The case involves the death of a former Coast Guard officer's wife in 2014. The woman bled to death after she gave birth at Naval Hospital Bremerton. The suit claimed that doctors failed to respond appropriately when she started bleeding excessively after her daughter was delivered.

Family awarded $1 million for mother's brutal murder in Jackson

Law enforcement officers and 911 dispatchers are human beings, which means they don't always make the right decisions. Unfortunately, a poor decision by people in these essential jobs can have tragic results. That's what happened in the case of a Jackson woman who was brutally murdered nearly five years ago.

The woman's family sued the city for her wrongful death. This month, they were awarded $1 million by a Hinds County jury.

Pedestrians have to be cautious when leaving casinos

When you go to a casino in Biloxi, you expect a day of fun and excitement. You might walk away with a big win, too, and decide to head out to celebrate. It's typical for people to have a few drinks in the casino, so you might not be completely sober when you leave. You could decide to walk, like most, and go to a local restaurant or bar to celebrate your winnings.

People in this kind of scenario are at risk of being hurt or killed. Why? Distractions such as winning money and being slightly intoxicated combine to make people less aware of their surroundings. As a result, you might not check the roadway before you walk into a crosswalk or could step out into a parking lot without thinking about the potential for drivers to be heading in your direction.

Watch out for these summer driving dangers

Mississippi doesn't have the weather extremes that come with the changing seasons in many parts of the country. However, summer nonetheless brings added dangers on the roads. Whether you're staying in Mississippi this summer or your vacation plans include a road trip across the country, it's important to be aware of them. Let's look at a few hazards that can plague drivers during the summer months.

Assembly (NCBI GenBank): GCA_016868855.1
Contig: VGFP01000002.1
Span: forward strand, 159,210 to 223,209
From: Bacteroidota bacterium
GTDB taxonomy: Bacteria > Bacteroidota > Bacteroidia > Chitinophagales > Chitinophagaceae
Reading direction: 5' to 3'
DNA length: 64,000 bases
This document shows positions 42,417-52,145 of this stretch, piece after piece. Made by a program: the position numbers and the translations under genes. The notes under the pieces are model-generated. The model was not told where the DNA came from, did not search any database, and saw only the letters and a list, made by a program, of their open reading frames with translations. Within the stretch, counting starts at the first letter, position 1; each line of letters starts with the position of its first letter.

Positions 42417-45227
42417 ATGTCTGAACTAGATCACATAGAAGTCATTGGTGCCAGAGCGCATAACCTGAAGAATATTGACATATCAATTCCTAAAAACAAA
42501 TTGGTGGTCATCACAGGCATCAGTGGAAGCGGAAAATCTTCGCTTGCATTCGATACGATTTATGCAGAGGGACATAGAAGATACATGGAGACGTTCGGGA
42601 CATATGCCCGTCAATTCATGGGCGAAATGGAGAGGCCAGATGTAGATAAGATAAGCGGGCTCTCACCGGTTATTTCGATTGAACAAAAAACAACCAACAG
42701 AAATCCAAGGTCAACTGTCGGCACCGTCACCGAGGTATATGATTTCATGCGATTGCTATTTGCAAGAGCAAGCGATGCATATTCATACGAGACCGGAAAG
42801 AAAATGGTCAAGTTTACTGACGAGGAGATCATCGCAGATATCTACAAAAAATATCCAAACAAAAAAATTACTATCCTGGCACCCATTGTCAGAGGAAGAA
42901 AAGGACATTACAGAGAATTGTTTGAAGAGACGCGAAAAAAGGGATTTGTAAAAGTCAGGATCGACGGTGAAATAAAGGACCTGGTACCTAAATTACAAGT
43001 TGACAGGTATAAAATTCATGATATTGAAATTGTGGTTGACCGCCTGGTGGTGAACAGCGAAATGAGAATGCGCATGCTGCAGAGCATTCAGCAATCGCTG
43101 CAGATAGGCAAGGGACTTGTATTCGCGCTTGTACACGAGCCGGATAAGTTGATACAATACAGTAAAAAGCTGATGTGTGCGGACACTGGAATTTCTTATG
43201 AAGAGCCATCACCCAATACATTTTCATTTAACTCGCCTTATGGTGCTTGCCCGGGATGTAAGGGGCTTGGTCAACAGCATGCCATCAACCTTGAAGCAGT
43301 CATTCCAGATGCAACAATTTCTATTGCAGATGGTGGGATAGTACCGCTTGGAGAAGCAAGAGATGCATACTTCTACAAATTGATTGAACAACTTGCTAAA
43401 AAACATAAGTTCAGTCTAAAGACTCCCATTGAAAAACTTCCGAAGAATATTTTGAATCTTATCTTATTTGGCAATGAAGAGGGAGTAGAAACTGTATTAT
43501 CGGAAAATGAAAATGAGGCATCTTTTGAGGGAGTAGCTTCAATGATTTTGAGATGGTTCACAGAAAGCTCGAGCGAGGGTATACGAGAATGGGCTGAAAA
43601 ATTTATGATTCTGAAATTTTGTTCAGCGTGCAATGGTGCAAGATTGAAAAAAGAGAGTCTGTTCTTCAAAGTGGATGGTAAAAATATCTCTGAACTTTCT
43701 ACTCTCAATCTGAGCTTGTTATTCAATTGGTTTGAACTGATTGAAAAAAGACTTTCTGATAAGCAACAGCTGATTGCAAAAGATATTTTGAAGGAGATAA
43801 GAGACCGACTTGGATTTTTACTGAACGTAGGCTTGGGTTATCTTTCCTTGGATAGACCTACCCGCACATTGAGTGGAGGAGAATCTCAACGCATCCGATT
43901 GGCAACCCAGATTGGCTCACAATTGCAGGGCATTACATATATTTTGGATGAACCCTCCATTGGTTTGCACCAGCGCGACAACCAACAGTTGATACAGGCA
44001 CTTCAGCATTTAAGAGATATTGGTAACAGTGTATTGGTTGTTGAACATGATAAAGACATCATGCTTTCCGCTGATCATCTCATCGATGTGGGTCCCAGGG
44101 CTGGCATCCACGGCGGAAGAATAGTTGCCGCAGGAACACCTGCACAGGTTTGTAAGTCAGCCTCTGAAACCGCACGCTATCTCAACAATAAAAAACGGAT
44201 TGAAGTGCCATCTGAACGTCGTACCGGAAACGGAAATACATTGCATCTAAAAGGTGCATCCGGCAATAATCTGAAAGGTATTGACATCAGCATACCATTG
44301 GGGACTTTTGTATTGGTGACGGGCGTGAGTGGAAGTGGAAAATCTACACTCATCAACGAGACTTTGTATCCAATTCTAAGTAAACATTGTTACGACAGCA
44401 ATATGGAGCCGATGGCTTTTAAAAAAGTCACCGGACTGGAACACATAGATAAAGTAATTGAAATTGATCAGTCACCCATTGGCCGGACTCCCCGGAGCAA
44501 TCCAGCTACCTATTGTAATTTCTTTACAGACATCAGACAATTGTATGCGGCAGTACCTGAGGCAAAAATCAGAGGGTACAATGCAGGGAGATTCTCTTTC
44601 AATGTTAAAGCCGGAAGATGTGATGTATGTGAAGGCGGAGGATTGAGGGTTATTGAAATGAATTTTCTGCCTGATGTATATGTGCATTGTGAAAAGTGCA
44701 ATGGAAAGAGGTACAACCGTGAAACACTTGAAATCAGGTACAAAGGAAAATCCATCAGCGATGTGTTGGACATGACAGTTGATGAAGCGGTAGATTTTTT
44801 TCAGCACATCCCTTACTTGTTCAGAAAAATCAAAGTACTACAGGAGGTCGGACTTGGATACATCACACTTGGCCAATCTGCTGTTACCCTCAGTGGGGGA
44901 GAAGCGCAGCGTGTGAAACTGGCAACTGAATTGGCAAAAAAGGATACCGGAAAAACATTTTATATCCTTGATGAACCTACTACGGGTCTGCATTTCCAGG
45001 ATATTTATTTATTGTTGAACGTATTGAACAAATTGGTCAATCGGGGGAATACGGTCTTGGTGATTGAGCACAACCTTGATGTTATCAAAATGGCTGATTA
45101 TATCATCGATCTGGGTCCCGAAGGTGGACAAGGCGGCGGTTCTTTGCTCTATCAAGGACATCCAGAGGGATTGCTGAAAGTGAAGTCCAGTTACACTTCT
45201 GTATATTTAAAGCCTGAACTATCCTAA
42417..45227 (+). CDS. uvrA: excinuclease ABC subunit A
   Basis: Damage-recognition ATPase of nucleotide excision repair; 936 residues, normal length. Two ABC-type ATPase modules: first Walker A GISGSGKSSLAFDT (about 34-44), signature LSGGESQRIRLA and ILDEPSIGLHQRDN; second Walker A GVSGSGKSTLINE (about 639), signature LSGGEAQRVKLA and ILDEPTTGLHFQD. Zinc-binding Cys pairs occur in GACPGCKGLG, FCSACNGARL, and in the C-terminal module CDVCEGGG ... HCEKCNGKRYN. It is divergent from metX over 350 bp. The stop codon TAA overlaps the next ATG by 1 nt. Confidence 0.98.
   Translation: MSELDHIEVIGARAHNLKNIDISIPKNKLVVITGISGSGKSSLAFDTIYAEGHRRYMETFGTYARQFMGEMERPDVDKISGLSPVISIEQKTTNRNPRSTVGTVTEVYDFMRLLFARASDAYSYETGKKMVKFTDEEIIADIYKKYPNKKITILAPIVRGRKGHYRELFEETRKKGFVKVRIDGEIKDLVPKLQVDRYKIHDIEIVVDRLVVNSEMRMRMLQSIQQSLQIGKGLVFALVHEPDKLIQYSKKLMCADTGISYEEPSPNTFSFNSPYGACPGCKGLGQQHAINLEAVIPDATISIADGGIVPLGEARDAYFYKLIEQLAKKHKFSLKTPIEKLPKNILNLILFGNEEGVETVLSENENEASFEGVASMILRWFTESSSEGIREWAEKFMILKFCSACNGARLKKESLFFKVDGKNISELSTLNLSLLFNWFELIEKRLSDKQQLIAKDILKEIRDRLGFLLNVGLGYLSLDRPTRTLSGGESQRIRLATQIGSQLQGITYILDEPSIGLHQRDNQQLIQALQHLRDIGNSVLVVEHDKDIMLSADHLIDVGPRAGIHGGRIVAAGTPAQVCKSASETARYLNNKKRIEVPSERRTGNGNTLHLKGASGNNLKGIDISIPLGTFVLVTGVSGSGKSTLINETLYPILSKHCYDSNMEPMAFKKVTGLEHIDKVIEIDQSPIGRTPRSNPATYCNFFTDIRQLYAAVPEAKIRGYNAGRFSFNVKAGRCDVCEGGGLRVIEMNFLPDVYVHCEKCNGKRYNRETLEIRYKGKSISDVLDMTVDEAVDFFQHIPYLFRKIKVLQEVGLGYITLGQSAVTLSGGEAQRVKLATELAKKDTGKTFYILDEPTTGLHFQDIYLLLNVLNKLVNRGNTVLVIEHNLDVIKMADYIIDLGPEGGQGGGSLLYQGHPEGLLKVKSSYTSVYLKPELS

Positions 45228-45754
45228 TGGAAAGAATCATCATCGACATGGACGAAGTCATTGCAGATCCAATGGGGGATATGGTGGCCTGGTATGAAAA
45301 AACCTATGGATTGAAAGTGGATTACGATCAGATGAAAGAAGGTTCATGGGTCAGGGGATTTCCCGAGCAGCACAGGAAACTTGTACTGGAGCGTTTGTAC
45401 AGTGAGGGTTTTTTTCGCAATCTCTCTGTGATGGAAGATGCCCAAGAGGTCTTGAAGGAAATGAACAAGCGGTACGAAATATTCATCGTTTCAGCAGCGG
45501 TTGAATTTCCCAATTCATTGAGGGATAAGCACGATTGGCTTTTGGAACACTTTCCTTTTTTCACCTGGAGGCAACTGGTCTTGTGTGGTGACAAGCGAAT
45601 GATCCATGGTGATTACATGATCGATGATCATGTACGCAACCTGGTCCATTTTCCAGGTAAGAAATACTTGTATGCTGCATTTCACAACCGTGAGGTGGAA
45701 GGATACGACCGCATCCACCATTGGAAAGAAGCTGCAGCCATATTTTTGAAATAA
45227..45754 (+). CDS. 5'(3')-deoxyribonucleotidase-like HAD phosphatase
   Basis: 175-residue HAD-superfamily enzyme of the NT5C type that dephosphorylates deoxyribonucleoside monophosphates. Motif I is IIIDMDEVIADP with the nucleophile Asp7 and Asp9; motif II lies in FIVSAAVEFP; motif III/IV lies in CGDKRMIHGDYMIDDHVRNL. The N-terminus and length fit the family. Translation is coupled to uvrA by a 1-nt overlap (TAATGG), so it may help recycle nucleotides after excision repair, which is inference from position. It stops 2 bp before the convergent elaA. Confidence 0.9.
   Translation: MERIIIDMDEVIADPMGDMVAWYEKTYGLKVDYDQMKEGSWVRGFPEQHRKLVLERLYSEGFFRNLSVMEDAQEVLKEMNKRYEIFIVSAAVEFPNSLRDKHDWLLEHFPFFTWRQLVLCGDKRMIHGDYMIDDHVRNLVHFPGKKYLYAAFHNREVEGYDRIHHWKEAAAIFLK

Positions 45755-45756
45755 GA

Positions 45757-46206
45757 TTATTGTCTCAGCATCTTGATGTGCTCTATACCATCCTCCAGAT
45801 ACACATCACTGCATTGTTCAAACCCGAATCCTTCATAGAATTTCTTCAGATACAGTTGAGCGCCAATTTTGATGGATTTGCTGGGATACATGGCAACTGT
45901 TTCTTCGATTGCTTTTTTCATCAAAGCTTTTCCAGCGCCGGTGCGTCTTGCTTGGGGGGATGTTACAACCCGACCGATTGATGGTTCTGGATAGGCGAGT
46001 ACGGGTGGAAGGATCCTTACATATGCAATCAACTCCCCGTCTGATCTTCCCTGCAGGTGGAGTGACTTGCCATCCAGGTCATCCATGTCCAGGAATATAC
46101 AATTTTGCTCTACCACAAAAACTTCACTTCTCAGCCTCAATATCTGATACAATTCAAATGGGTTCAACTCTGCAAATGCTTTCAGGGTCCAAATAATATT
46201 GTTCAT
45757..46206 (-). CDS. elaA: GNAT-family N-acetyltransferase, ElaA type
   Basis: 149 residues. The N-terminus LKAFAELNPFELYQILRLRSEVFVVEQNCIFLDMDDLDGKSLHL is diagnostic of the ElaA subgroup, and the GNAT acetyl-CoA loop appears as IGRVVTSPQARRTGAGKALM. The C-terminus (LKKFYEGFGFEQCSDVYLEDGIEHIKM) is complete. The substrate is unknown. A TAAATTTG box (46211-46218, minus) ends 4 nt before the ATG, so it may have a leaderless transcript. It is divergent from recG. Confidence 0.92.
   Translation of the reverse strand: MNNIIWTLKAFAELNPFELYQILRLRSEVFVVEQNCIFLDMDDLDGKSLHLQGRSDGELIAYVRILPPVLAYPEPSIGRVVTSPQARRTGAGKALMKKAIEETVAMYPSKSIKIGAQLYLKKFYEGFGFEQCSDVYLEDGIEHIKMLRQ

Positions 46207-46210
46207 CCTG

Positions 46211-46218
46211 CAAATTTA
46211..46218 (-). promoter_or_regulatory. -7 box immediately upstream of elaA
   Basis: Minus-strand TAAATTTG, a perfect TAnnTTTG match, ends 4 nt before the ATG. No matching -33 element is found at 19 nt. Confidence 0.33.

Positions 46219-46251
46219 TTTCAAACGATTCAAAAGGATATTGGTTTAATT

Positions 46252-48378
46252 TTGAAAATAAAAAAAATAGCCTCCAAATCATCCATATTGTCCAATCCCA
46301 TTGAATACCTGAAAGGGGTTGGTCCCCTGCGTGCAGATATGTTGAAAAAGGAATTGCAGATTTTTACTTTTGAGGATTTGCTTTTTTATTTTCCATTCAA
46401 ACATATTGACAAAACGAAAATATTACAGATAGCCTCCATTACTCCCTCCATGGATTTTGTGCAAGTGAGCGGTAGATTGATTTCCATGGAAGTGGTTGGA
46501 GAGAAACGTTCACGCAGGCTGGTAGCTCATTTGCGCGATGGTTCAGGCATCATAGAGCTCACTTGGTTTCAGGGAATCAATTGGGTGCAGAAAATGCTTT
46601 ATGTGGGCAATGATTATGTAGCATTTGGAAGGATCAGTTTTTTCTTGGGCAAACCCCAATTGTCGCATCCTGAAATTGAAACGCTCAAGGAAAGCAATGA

Vacationing drivers

How a little compassion can improve doctors' and patients' lives

Most everyone would prefer a doctor who displays empathy, support and kindness over one who is all business. That's particularly true if we're dealing with a serious medical issue or are simply anxious and uncertain about our health and our future.

Even a brief display of compassion can be reassuring. In fact, one study found that patients who had such an interaction with a doctor for just 40 seconds had measurably lower anxiety levels.

Phones aren't the only dangerous distractions for drivers

Many people think they're not guilty of distracted driving because they don't use their phone behind the wheel. That's certainly an important safety measure. A buzzing phone or the sound of an email or text coming in can be hard to resist. Turning your phone off and putting it out of reach (maybe even in the trunk) can eliminate the temptation to just take a quick look while you're stopped at a light.

However, there are many other distractions that can take your eyes and mind off the road. Let's look at some of those and how you can minimize or eliminate them altogether.

Why is summer the most dangerous time to be on the road?

We're coming up on the time of year that's been ominously dubbed the "100 Deadliest Days for Drivers" -- from Memorial Day through Labor Day. Many Americans are taking weekend trips and longer vacations. Teens with little experience behind the wheel have a lot of free time, and much of it is spent in their cars.

In addition to the usual distractions of texting and talking on the phone, many drivers have human distractions in their cars. Parents are driving kids to a multitude of summer activities. Teens are crowding into cars for a day at the beach or a night of partying.

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1025 Howard Avenue
Biloxi, MS 39530